Rakoff has sat by designation in the Ninth Circuit before. That’s not surprising, given the Ninth Circuit’s caseload.
More than a quarter of the 44,768 cases pending in federal appeals courts on June 30, 2016, were pending in the Ninth Circuit (13,368 cases), according to the Administrative Office of the U.S. Courts.
As the largest circuit, the Ninth Circuit has an overload of cases, Rakoff told Bloomberg BNA.
As such, the Ninth Circuit receives the most help from visiting judges.
In 2015, 103 judges from other circuits “sat by designation” on the Ninth Circuit, helping decide 1,145 cases on the merits, the AO said.
In 2016, “visiting judges sat on 9.1 percent of cases decided on the merits,” David J. Madden, the Ninth Circuit’s Assistant Circuit Executive, San Francisco, told Bloomberg BNA in an e-mail. “By comparison, the average use among all circuits is 3.7 percent,” he said.
Rakoff said he doesn’t see a problem with non-local judges adjudicating appellate cases.
All the judges sitting by designation are federal judges, he said.
Moreover, the longstanding practice is that only one judge on the three judge panel can be a visiting judge, Rakoff said.
He pointed to Salman as an example.
“I’m sure the Ninth Circuit panel that heard the Salman case appreciated the insights of Judge Jed Rakoff, one of the federal judiciary’s leading experts on insider trading and white-collar crime,” Lat said. It “might have helped the Ninth Circuit get affirmed by the Supreme Court, which is not something you see every day,” he added.
The Ninth Circuit has a reputation for being frequently reversed by the Supreme Court.
It’s “also viewed by visiting judges as a desirable court to sit on by designation,” Lat said. “The cities where it usually hears cases—Los Angeles, San Francisco, Seattle, and Portland—are some of the best destinations in the country.”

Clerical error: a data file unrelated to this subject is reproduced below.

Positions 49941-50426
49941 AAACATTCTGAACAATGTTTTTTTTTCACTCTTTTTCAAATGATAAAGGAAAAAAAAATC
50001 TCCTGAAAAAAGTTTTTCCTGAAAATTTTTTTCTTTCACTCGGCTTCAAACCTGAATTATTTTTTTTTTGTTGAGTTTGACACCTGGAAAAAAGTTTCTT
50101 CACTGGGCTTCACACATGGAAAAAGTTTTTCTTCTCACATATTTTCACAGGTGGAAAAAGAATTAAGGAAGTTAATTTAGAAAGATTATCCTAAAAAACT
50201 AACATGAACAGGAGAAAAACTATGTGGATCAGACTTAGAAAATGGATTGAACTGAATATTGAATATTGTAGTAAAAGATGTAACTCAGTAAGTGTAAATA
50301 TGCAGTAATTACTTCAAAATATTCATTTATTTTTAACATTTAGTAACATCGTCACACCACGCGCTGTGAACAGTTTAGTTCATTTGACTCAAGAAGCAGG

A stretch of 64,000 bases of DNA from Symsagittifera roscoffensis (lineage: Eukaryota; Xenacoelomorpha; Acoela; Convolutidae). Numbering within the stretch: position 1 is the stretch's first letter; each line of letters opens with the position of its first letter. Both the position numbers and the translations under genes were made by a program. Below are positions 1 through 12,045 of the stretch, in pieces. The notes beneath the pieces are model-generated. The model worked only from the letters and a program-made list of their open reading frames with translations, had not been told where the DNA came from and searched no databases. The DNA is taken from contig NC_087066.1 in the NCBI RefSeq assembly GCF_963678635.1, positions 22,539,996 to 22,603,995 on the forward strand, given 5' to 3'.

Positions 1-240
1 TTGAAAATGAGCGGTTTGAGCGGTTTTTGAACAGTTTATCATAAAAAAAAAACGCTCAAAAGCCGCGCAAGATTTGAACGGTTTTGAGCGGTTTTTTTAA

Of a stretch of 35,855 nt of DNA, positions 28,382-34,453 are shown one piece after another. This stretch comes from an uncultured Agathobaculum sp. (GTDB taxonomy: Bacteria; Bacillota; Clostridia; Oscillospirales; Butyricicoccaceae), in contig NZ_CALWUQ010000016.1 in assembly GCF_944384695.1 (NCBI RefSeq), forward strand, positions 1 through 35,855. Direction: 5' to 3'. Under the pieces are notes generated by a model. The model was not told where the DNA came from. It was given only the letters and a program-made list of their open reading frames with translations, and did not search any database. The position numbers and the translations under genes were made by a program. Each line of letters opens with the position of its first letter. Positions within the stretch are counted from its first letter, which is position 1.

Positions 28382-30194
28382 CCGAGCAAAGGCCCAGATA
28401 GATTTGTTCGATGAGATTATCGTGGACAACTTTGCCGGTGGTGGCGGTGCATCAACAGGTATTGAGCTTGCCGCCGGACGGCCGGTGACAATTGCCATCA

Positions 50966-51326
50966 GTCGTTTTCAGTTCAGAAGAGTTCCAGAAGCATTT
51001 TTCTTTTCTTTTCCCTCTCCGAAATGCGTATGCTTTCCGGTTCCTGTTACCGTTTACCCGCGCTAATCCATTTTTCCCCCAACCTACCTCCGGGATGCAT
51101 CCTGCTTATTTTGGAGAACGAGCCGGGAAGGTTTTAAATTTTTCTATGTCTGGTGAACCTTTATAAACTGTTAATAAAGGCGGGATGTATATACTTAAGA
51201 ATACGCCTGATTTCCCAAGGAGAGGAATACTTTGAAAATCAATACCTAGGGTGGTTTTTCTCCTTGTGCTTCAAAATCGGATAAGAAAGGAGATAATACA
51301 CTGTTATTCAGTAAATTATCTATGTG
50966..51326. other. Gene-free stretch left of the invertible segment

So how does a judge get an assignment in one of these desirable places? The first place to look is 28 U.S.C. §§291-296, “which is the statute that governs inter and intra circuit assignments,” David Sellers, of the Administrative Office of the U.S. Courts, Washington, told Bloomberg BNA in an e-mail. The Chief Justice of the United States is required to “maintain a roster of retired judges of the United States who are willing and able to undertake special judicial duties from time to time outside their own circuit,” under Section 294(d).
When a court needs a visiting judge, the “chief judge of the borrowing circuit signs a Certificate of Necessity, which, not surprisingly, represents that an out-of-circuit judge is needed for a particular case, location or time period,” then-Chief Judge Alex Kozinski explained in In re Motor Fuel Temperature Sales Practices Litig., 711 F.3d 1050 (9th Cir. 2013).
Although the courts can work among themselves to identify visiting judges, in practice, “the Committee on Intercircuit Assignments and its fine staff at the Administrative Office of the United States Courts, operates more informally—and usefully—as a clearinghouse for judges willing to take out-of-circuit assignments and circuits needing judicial help from visiting judges,” Kozinski said.
“As a circuit that’s perpetually short of judicial officers, particularly in the district courts, the Ninth Circuit is a frequent beneficiary of the committee’s ceaseless and effective efforts,” he added.
To contact the reporter on this story: Kimberly Strawbridge Robinson in Washington at firstname.lastname@example.org
To contact the editor responsible for this story: Jessie Kokrda Kamens at email@example.com
Copyright © 2016 The Bureau of National Affairs, Inc. All Rights Reserved.